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Getting Comfortable With Self-Promotion

Posted By Lisa Barone On October 7, 2010 @ 9:00 am In Marketing Tips | 22 Comments

A lot of us are uncomfortable with the idea of self-promotion. We’ve been told that it’s “bad” and that if our product is worth it, other people will do our promoting for us. And that’s true, if you’re a mega brand. But people can’t promote what they don’t know about and, as a small business owner, the burden falls on you to make sure that people know you exist and what you’re up to. You do that by putting yourself out there and alerting people when your company does something great. If you won’t sing your own praises, then why would anyone else do it for you?

Unfortunately, the first step of self-promoting is convincing yourself that it’s OK. How do you do that? Here are some rules to live by.

Accept that some people won’t like it: If you start heavily promoting your content, some of your customers are going to be upset about it. They may still live in the imaginary world where good content naturally rises to the top and where small business owners shouldn’t be marketers. That’s OK and you need to accept it before you start. Remember, it’s not your job to market to everyone. It’s your job to market to people who like what you’re doing, and to grow your business. Part of growing your business means getting comfortable with singing your own praises when appropriate and making sure that people are aware of what you’re putting out. To not promote good content is to waste it.

Be confident in what you’re promoting: Never feel bad about promoting content that deserves attention. With all the crap that exists on the Web, if you’ve created a wonderful resource for your niche, you should be excited to share it because it may help someone else. If you’re not confident about what you’re sharing, ask yourself why. Could the content be improved? Is your product ready to go live? If you’re not 100 percent in love with what you’re doing, then you’re not ready to promote it. Wait until you’re over the moon about it. Then it won’t even feel like promotion. It’ll just feel like sharing.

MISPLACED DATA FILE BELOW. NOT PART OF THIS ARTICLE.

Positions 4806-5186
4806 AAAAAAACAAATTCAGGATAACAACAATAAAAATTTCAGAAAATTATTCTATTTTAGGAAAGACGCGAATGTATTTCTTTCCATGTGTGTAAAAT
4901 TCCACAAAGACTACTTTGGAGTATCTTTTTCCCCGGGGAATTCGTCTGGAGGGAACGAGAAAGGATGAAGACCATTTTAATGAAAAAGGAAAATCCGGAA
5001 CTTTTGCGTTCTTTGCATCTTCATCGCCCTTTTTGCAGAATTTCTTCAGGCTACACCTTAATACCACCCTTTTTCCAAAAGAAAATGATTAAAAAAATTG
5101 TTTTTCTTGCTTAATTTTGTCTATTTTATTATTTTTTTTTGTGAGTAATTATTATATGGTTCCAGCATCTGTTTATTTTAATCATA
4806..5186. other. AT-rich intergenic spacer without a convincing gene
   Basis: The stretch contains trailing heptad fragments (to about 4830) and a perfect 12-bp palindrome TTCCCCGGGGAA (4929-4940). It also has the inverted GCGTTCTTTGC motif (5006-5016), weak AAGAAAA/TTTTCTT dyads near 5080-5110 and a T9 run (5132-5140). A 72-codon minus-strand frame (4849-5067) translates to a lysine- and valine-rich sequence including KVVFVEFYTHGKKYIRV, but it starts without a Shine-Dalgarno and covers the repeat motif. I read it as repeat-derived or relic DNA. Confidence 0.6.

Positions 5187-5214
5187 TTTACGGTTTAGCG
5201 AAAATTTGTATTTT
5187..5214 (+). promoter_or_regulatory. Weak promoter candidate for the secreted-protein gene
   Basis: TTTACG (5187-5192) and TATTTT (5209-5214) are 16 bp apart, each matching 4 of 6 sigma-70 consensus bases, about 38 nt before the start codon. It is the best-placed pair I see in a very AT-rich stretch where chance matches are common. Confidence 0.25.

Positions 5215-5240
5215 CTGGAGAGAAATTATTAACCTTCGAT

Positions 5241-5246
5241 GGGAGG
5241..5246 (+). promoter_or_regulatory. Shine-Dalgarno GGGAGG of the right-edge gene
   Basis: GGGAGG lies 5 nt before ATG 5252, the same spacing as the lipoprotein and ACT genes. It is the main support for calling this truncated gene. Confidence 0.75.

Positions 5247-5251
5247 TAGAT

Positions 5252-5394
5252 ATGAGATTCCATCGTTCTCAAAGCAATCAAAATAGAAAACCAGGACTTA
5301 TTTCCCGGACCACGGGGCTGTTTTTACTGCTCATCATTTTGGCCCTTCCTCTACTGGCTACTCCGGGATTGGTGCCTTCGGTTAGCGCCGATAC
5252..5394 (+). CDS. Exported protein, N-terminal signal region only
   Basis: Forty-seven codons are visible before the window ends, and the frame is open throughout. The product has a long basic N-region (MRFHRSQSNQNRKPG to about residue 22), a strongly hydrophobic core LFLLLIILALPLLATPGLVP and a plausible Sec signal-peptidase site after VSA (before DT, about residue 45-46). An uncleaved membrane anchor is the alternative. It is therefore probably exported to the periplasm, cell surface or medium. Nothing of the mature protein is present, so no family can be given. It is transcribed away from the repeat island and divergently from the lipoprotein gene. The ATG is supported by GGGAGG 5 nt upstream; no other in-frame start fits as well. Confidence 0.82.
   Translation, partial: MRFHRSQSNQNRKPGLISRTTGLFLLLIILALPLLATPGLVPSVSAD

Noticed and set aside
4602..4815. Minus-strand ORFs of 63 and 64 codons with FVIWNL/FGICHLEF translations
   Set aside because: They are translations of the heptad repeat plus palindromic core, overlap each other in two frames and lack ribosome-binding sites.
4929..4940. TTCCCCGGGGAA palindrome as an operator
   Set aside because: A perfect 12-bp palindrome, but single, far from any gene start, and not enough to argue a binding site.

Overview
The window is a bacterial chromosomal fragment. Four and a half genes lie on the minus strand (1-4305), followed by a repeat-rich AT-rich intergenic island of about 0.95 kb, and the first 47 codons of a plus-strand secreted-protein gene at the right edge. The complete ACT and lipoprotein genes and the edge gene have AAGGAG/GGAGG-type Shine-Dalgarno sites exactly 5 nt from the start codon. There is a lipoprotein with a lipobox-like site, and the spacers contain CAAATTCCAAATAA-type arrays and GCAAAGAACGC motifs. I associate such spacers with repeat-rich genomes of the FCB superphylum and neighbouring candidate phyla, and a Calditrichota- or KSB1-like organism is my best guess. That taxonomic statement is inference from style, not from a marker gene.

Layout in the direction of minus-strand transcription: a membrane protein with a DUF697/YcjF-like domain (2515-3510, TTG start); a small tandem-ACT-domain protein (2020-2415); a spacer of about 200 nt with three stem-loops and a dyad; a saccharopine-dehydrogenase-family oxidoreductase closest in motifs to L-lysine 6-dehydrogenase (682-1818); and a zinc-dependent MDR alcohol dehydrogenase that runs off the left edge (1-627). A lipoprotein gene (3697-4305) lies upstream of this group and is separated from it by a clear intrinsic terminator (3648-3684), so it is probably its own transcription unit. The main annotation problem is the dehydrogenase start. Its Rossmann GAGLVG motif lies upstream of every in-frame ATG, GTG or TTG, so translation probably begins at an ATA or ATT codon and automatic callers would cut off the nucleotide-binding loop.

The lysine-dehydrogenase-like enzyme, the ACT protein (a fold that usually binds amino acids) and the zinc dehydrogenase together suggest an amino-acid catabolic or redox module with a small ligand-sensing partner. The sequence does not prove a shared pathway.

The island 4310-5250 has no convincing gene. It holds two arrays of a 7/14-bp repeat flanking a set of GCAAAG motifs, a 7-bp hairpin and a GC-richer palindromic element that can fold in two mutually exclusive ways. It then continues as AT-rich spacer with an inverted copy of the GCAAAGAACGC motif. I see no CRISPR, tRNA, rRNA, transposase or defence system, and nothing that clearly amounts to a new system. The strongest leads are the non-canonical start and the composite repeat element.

Promote to the right people: People only mind self-promotion when it’s not relevant to them. It’s when you’re on Twitter and someone wants to sell you their $99.99 eBook on real estate. That’s annoying because it’s not a quality product and it’s not relevant to your needs. Be sure you only self-promote to people who will be interested. In my post on how to win media coverage [1], I highlighted some ways to get the attention of reporters in your local area. Part of that included doing research to understand which reporters cover which niches and the angles they prefer. Creating a media list for your niche will help you decide who to send what news and how you should package it.

Don’t promote everything you do: Customers get annoyed if you try to promote everything you release or publish. As special as your business is, not everything you do is revolutionary. Not every post needs to be promoted; not every new section on your website needs a full press release. Make sure you’re only promoting content that deserves to be promoted and that you space out your heavy promotional attempts.

As long as you’re promoting quality content to people who would be interested in it, you shouldn’t feel bad about promoting your own content. As a small business owner, it’s your job to get the word out about your business and to make sure that the right people know about the product you’re offering. As long as it’s quality and targeted, self-promotion shouldn’t be a dirty word. It’s just marketing.


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[1] how to win media coverage: http://smallbiztrends.com/2010/07/smb-media-coverage.html